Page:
Despite an international ban on the commercial trade of rhino horn under CITES, and the fact that it is no longer a part of the official Chinese traditional medicine pharmacopeia, rhino horns continue to be smuggled illegally from Africa to Asia, as demand for ‘medicinal’ products containing horn continues to increase in Vietnam and other parts of Asia.

In South Africa, officials are working to stop poaching by increasing protection, conducting more rigorous prosecutions and imposing stricter sentences on wildlife criminals. There were 165 arrests in 2010 in South Africa, and in 2011 there have been 155 so far (as of October 2011). However, the organized crime syndicates behind the poaching are becoming increasingly sophisticated, and sometimes have very close ties to the wildlife community. In some South African provinces they also operate by the exploitation of complicated legal trade loopholes that allow for the export of rhino hunting trophies. Considerable improvements are therefore needed in the regulation of hunting permits, as well as with the management of rhino horn stock piles in the country.

To effectively tackle poaching, the WWF and TRAFFIC (a group that monitors international wildlife trade) are supporting the development of informant networks and investigations, and of law enforcement exchange missions between Asia and Africa to provide training and equipment. They are also calling for the elevation of poaching issues to the highest levels in governments and international leaders, and have called for corresponding commitment by countries in Asia where consumer demand for rhino horn is strongly encouraging poachers. This demand surged recently when rumours emerged that rhino horn had ‘miraculously’ cured a Vietnamese official of terminal liver cancer, although the supposed patient was never identified. A spokesperson for TRAFFIC traced the recent growth in demand to this rumour, saying that to fight a phantom cure had proved almost impossible. “If it was a real person, we could find out what happened and maybe demystify it.” [1]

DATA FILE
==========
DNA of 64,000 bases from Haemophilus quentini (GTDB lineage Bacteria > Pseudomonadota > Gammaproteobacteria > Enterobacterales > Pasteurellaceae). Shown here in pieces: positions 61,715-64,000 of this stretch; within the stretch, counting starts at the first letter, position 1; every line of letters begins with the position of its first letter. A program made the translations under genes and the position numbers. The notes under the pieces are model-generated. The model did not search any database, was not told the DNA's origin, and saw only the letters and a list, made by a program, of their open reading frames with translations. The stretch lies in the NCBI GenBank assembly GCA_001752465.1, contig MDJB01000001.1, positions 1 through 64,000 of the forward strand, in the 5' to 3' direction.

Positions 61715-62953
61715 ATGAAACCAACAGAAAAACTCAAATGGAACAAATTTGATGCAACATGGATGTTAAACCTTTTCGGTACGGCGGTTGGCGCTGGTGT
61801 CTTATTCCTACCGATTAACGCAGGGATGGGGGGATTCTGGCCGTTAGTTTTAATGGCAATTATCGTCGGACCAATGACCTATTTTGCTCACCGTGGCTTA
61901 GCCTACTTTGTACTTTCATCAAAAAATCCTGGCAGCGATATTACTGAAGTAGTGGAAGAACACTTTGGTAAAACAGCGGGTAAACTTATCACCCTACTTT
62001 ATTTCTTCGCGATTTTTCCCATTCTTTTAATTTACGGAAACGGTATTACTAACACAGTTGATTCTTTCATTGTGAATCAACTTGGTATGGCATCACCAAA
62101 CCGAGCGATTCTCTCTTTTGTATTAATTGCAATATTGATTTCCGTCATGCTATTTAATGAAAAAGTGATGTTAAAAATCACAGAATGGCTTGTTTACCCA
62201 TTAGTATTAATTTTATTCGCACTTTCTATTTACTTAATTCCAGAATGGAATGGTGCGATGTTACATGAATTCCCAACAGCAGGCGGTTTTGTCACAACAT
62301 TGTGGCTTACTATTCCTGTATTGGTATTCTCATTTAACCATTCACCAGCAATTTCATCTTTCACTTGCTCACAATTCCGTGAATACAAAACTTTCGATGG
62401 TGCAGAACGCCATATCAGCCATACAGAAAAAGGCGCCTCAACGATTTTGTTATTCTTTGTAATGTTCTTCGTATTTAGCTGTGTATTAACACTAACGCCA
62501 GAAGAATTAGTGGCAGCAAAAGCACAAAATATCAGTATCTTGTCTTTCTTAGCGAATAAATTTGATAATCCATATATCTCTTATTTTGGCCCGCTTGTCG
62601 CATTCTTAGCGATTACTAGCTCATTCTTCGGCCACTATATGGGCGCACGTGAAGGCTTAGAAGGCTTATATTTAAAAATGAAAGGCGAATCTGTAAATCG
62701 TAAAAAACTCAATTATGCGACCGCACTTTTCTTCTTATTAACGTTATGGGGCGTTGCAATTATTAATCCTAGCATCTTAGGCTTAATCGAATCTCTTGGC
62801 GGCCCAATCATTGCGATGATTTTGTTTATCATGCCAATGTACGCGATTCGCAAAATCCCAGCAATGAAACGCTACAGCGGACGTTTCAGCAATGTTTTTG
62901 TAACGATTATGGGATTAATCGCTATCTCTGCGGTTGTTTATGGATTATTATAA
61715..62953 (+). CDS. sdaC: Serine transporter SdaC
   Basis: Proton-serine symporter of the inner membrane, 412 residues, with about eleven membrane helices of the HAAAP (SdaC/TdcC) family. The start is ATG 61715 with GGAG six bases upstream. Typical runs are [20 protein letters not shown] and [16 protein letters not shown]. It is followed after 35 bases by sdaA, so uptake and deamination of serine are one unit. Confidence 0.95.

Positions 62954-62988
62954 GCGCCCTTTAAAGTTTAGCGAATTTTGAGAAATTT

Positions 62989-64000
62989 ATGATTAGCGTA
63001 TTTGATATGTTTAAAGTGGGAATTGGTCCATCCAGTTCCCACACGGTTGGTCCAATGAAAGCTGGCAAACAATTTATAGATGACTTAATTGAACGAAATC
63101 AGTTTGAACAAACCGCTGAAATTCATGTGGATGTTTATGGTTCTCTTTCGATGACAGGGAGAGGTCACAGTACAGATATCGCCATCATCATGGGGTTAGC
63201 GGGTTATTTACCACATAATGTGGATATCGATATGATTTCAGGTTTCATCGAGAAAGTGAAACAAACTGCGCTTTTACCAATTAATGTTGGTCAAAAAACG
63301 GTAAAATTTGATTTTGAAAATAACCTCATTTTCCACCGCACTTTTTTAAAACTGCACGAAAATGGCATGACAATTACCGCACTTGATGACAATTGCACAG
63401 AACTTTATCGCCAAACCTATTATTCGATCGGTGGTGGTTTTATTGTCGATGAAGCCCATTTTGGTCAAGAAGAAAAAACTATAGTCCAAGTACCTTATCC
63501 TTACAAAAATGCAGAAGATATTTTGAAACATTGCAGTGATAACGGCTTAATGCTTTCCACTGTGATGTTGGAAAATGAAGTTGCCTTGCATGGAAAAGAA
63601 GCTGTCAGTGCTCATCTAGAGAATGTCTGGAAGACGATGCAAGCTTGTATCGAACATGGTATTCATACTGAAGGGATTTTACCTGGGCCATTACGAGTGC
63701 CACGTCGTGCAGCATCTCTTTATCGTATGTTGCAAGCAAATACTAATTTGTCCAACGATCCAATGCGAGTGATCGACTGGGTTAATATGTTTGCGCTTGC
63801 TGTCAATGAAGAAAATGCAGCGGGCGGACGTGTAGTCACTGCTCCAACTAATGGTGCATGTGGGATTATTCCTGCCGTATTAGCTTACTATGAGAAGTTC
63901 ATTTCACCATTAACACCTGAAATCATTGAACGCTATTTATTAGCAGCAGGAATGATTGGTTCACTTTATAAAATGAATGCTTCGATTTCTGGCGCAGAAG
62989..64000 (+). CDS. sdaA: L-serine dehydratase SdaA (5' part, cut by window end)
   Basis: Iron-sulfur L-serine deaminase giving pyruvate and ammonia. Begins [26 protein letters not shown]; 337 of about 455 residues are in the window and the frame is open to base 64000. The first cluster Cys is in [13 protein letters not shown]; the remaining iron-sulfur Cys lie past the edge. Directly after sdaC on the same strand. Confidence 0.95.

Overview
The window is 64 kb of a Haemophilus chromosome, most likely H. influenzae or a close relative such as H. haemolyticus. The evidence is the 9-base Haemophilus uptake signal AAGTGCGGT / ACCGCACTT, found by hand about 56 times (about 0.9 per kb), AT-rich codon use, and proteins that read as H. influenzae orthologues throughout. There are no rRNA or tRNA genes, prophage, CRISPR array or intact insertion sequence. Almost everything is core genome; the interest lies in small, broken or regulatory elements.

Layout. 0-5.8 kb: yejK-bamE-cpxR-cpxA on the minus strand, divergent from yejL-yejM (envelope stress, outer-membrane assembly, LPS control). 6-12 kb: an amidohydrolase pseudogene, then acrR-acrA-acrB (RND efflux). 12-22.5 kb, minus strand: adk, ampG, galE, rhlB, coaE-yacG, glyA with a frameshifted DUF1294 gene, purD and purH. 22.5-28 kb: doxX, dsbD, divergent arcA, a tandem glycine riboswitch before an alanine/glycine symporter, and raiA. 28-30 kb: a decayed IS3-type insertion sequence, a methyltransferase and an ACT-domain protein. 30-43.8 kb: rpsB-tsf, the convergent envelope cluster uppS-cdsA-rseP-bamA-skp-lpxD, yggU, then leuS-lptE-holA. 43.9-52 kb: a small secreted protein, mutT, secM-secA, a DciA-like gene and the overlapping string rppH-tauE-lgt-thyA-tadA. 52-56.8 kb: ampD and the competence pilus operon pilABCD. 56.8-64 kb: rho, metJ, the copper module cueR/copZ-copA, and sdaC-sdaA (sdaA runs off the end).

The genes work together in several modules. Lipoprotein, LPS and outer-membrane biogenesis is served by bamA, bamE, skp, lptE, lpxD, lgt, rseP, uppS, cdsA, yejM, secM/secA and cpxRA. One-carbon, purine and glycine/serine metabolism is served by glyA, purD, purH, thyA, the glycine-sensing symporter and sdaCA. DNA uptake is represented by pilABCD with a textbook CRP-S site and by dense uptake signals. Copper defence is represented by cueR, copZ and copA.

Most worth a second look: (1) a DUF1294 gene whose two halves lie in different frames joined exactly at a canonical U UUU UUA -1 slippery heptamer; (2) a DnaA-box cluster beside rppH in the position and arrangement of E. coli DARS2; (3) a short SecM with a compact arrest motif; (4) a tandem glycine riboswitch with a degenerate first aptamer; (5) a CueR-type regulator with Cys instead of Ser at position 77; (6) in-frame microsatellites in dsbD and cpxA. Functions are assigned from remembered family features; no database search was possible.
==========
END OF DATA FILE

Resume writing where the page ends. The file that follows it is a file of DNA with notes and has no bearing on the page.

Over the coming months, South Africa will be hosting government delegations from Vietnam and China to address growing demand for rhino horn in Asia. The governments will also discuss methods for greater cooperation on law enforcement and criminal investigations.

In certain areas, to prevent poaching rhinos have been tranquillised and had their horns removed, although this obviously deprives the rhinos of the natural use of their horn; for digging, or self-defence, or for guiding or attracting other rhinos.

More positively, the southern white rhino, once thought to be extinct, and the Indian rhino are thriving in well-protected sanctuaries and their numbers are increasing. Indeed, the Indian, or greater one-horned rhino is a conservation success story, as thanks to strict protection measures, its population has increased from 600 in 1975 to about 2,230 today, leading to a reclassification from Endangered to Vulnerable.

However, this is  an animal that continues to face the ever-present danger of poaching for its horn, and total numbers are still a fraction of what they were fifty years ago. Moreover, there has been strong criticism of CITES recently, with concern expressed about the effectiveness of the framework to stand up to groups with commercial interests, as well as questions regarding its transparency. This was highlighted during the 2011 meeting of the Standing Committee, when conservation groups were barred from a high-level meeting on elephant conservation, due to discuss poaching and illegal ivory trading. This unusual move, proposed by the Kuwait delegate representing Asia (supported by Botswana, Colombia, Costa Rica, Dominica, Iran, Kuwait and Norway) was reversed later the same day after the Norway delegation prompted another vote.  A number of the NGOs who were excluded, such as WWF, provide both technical and financial support to CITES. According to IFAW, the European Commission representative was also asked to leave but this was rescinded at the request of the UK government. [2]

1. www.smithsonianmag.com/science-nature/Defending-the-Rhino.html

2. www.bbc.co.uk/news/science-environment-14576516